Another aspect that encounters the successful execution of the SMART goals setting technique is based on human resistance[1]. The roots for a fruitless implementation can be both the human nature or the tool itself. The latter will be discussed as part of the tool specific limitations. Regarding the former, seemingly unrelated individual human anxiety about the outcome of the goal setting can hinder to achieve any positive result. This - in the context of change management - phrased phenomenon resistance to change[17] can arise due to self-interest of the affected, who has no desire to adapt to a new goal, or due to the individual belief of missing capabilities after a goal has been established. The latter is closely related to the expectancy model of motivation[18].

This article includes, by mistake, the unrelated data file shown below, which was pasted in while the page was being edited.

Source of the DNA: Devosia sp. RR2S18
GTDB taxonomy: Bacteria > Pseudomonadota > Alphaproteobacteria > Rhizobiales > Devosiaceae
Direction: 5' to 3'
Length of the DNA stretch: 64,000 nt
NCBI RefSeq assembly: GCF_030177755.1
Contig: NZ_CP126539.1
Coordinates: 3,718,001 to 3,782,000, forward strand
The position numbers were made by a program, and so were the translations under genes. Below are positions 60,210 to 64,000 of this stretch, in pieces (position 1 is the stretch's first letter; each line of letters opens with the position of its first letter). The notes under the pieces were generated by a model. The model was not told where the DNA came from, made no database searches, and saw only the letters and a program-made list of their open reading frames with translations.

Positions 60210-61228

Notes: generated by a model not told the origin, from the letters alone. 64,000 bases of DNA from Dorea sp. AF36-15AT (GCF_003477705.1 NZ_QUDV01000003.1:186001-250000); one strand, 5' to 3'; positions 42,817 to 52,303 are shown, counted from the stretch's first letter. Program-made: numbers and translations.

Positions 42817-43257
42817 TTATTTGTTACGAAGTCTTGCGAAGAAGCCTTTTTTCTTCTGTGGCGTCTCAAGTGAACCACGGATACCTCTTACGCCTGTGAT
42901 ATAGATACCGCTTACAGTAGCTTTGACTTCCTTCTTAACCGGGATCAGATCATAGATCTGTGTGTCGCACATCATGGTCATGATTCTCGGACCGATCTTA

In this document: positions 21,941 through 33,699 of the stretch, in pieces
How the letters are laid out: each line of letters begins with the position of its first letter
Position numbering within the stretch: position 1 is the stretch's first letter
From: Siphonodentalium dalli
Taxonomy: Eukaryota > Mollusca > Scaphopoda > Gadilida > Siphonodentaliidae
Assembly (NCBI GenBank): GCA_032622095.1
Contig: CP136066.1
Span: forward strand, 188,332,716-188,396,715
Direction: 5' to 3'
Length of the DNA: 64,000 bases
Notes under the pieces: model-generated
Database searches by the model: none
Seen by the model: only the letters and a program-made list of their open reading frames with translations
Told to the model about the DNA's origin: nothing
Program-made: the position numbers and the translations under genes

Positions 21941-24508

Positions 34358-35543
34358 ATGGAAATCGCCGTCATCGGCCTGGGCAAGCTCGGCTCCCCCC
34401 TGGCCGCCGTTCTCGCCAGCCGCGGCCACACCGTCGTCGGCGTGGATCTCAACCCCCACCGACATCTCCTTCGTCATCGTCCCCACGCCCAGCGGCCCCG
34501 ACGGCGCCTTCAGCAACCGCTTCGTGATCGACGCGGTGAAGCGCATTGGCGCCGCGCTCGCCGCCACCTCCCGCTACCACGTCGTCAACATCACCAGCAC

Considering model specific attributes, SMART goals do not ensure appropriate goal setting, meaning that it rather puts emphasise on the ability to phrase goals, but not to determine whether these are valuable[10]. However, Doran[1] identified the general complexity in setting appropriate goals in a dynamic environment. Moreover, it is argued that it is not applicable to goals in the long run as wells as lacks flexibility. This argument is closely related to the fact of a dynamic business environment and that the tool does not offer natural capabilities to bypass this circumstance. Furthermore, it is claimed that the technique lacks the spirit of exigency and of creativity and rather supports lethargy. Setting low goals is another critique of the tool. Resulting from a strong insistence on a trait like achievable, higher and more optimistic goals potentially leading to greater performance are disregarded[10]. Last but not least, the many variations of interpreting the acronym of SMART goals lead to a loss of effectiveness and to misunderstandings[19].